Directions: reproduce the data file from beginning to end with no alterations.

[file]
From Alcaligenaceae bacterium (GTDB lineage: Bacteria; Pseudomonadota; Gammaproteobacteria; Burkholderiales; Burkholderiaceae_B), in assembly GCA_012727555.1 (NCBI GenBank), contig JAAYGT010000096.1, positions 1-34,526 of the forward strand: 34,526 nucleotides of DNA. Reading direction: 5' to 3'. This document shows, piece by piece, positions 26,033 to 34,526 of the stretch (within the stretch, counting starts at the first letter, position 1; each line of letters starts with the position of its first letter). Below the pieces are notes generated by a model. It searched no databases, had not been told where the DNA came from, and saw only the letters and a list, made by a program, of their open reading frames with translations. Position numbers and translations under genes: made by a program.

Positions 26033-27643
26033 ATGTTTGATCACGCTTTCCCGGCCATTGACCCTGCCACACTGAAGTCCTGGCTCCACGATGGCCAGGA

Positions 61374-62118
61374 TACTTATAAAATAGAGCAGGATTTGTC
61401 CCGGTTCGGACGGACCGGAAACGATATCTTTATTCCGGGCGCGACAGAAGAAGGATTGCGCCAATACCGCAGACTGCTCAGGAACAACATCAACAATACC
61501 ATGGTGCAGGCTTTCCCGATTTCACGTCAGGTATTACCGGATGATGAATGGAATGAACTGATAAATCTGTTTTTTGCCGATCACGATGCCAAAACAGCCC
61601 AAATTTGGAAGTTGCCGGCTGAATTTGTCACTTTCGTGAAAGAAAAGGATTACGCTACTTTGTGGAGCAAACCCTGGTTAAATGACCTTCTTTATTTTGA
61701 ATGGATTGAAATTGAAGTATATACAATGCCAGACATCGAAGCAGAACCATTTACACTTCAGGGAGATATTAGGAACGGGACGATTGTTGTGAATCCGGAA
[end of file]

From Alcaligenaceae bacterium (GTDB lineage: Bacteria; Pseudomonadota; Gammaproteobacteria; Burkholderiales; Burkholderiaceae_B), in assembly GCA_012727555.1 (NCBI GenBank), contig JAAYGT010000096.1, positions 1-34,526 of the forward strand: 34,526 nucleotides of DNA. Reading direction: 5' to 3'. This document shows, piece by piece, positions 26,033 to 34,526 of the stretch (within the stretch, counting starts at the first letter, position 1; each line of letters starts with the position of its first letter). Below the pieces are notes generated by a model. It searched no databases, had not been told where the DNA came from, and saw only the letters and a list, made by a program, of their open reading frames with translations. Position numbers and translations under genes: made by a program.

Positions 26033-27643
26033 ATGTTTGATCACGCTTTCCCGGCCATTGACCCTGCCACACTGAAGTCCTGGCTCCACGATGGCCAGGA

Positions 61374-62118
61374 TACTTATAAAATAGAGCAGGATTTGTC
61401 CCGGTTCGGACGGACCGGAAACGATATCTTTATTCCGGGCGCGACAGAAGAAGGATTGCGCCAATACCGCAGACTGCTCAGGAACAACATCAACAATACC
61501 ATGGTGCAGGCTTTCCCGATTTCACGTCAGGTATTACCGGATGATGAATGGAATGAACTGATAAATCTGTTTTTTGCCGATCACGATGCCAAAACAGCCC
61601 AAATTTGGAAGTTGCCGGCTGAATTTGTCACTTTCGTGAAAGAAAAGGATTACGCTACTTTGTGGAGCAAACCCTGGTTAAATGACCTTCTTTATTTTGA
61701 ATGGATTGAAATTGAAGTATATACAATGCCAGACATCGAAGCAGAACCATTTACACTTCAGGGAGATATTAGGAACGGGACGATTGTTGTGAATCCGGAA